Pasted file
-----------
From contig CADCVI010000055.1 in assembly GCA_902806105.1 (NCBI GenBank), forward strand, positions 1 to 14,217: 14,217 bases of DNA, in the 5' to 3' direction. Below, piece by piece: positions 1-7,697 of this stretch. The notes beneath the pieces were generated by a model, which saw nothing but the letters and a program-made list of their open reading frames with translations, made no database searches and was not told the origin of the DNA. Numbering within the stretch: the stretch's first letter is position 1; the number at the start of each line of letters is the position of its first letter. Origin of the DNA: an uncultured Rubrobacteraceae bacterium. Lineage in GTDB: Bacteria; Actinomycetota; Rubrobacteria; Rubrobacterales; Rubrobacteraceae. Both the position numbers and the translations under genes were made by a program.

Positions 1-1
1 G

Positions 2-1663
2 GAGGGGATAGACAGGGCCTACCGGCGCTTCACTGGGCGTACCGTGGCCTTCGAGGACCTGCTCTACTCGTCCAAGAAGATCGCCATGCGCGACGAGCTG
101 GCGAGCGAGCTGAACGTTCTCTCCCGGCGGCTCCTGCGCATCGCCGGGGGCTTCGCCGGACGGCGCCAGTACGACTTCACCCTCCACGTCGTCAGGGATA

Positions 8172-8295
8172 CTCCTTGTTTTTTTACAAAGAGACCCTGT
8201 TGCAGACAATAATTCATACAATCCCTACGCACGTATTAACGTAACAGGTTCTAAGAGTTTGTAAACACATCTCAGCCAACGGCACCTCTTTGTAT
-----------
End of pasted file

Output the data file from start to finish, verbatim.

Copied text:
From contig CADCVI010000055.1 in assembly GCA_902806105.1 (NCBI GenBank), forward strand, positions 1 to 14,217: 14,217 bases of DNA, in the 5' to 3' direction. Below, piece by piece: positions 1-7,697 of this stretch. The notes beneath the pieces were generated by a model, which saw nothing but the letters and a program-made list of their open reading frames with translations, made no database searches and was not told the origin of the DNA. Numbering within the stretch: the stretch's first letter is position 1; the number at the start of each line of letters is the position of its first letter. Origin of the DNA: an uncultured Rubrobacteraceae bacterium. Lineage in GTDB: Bacteria; Actinomycetota; Rubrobacteria; Rubrobacterales; Rubrobacteraceae. Both the position numbers and the translations under genes were made by a program.

Positions 1-1
1 G

Positions 2-1663
2 GAGGGGATAGACAGGGCCTACCGGCGCTTCACTGGGCGTACCGTGGCCTTCGAGGACCTGCTCTACTCGTCCAAGAAGATCGCCATGCGCGACGAGCTG
101 GCGAGCGAGCTGAACGTTCTCTCCCGGCGGCTCCTGCGCATCGCCGGGGGCTTCGCCGGACGGCGCCAGTACGACTTCACCCTCCACGTCGTCAGGGATA

Positions 8172-8295
8172 CTCCTTGTTTTTTTACAAAGAGACCCTGT
8201 TGCAGACAATAATTCATACAATCCCTACGCACGTATTAACGTAACAGGTTCTAAGAGTTTGTAAACACATCTCAGCCAACGGCACCTCTTTGTAT